Our teaching facilities are complemented by our exceptionally well-equipped student workshop, which contains both manual and CNC subtractive and additive manufacture machine tools. You will use these extensively in the manufacture and assembly of your project work, using a wide variety of materials.

Transfer between courses

All students should apply initially to MEng Mechanical Engineering.

Students interested in one of the other courses within the Department should then apply to transfer at the appropriate time during the course (selection criteria may apply).Mechanical Engineering student

Transfer during the second or third year

  • MEng Mechanical with Nuclear Engineering
  • MEng Mechanical Engineering with Nuclear Engineering and a Year in Industry

Transfer at the end of the third year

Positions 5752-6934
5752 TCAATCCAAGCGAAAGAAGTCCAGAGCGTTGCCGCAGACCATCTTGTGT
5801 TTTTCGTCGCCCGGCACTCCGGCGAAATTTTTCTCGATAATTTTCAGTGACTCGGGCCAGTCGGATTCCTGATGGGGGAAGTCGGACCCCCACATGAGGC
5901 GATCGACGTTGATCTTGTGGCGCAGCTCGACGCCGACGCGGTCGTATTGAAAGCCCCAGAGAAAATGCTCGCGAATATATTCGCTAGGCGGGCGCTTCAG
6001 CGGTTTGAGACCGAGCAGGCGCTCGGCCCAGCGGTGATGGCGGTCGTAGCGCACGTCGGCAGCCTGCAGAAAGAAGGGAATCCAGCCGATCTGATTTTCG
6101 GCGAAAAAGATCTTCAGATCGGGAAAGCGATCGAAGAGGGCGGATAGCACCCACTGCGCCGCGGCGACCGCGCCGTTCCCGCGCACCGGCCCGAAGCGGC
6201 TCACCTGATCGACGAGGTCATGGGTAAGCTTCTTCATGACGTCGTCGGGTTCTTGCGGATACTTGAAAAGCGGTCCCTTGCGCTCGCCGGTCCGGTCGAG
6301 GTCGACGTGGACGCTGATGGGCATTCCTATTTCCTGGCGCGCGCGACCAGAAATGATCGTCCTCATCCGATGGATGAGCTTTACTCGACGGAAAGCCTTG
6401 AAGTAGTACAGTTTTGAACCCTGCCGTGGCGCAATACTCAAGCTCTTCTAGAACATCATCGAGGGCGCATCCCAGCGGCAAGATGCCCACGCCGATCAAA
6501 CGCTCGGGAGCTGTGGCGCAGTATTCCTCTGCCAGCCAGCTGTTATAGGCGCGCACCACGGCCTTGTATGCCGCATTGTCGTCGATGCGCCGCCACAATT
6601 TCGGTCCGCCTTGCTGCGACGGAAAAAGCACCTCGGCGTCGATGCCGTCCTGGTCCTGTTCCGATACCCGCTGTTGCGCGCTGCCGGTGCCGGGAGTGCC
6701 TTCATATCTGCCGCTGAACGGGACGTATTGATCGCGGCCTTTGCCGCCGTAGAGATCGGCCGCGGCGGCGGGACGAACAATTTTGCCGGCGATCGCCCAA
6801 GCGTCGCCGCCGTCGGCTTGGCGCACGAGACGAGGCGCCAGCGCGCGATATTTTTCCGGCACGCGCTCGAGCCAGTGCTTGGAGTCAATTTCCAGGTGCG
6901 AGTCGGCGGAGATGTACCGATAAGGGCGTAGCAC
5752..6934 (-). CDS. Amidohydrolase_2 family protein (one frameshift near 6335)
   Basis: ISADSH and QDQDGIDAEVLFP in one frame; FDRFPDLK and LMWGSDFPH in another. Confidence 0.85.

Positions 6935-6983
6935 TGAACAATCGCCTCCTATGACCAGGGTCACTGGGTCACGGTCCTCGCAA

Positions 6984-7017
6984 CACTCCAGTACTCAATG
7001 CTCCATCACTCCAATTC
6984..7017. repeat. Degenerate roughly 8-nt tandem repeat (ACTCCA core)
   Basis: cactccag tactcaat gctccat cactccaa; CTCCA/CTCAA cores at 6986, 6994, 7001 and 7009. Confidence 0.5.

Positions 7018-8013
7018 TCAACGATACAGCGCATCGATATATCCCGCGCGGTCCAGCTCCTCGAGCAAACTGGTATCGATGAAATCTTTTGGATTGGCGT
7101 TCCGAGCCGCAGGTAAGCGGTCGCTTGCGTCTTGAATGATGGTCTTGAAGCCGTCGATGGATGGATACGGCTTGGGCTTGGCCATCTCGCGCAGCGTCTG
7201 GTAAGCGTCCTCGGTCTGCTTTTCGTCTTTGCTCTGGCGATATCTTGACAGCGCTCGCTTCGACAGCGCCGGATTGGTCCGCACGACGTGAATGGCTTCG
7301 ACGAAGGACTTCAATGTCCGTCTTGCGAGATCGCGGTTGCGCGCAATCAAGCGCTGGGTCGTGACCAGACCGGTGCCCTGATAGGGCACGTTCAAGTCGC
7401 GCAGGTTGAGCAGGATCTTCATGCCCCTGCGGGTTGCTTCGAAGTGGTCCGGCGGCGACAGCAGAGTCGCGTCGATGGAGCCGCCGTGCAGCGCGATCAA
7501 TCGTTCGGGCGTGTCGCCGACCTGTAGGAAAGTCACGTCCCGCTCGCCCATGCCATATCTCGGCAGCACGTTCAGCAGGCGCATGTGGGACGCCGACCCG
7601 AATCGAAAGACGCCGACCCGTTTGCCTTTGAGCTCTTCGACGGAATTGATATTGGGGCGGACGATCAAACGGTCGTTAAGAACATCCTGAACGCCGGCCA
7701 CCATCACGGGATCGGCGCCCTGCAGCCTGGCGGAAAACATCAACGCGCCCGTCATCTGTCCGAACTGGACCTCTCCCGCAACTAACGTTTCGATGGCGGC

• • MEng Mechanical Engineering with a Year Abroad

Transfer during the fourth year

  • MEng Mechanical Engineering with a Year in Industry
  • MEng Mechanical Engineering with a Year in Industry and a Year Abroad

If you are an international student, transferring to a different course could have an impact on your Tier 4 visa. Please visit our International Student Support webpage for further information.

Structure

Find out more about the limited circumstances in which we may need to make changes to or in relation to our courses, the type of changes we may make and how we will tell you about them.

Year 1

Core modules

  • Design and Manufacture 1
  • Fluid Dynamics 1
  • Materials 1
  • Mathematics and Computing 1
  • Mechanics
  • Mechatronics 1
  • Professional Engineering Skills 1
  • Stress Analysis 1
  • Thermodynamics 1

Year 2

Core modules

  • Design and Manufacture 2
  • Dynamics
  • Fluid Mechanics 2
  • Heat Transfer
  • Materials 2
  • Mathematics and Computing 2
  • Mechatronics 2
  • Professional Engineering Skills 2
  • Stress Analysis 2
  • Thermodynamics 2

Year 3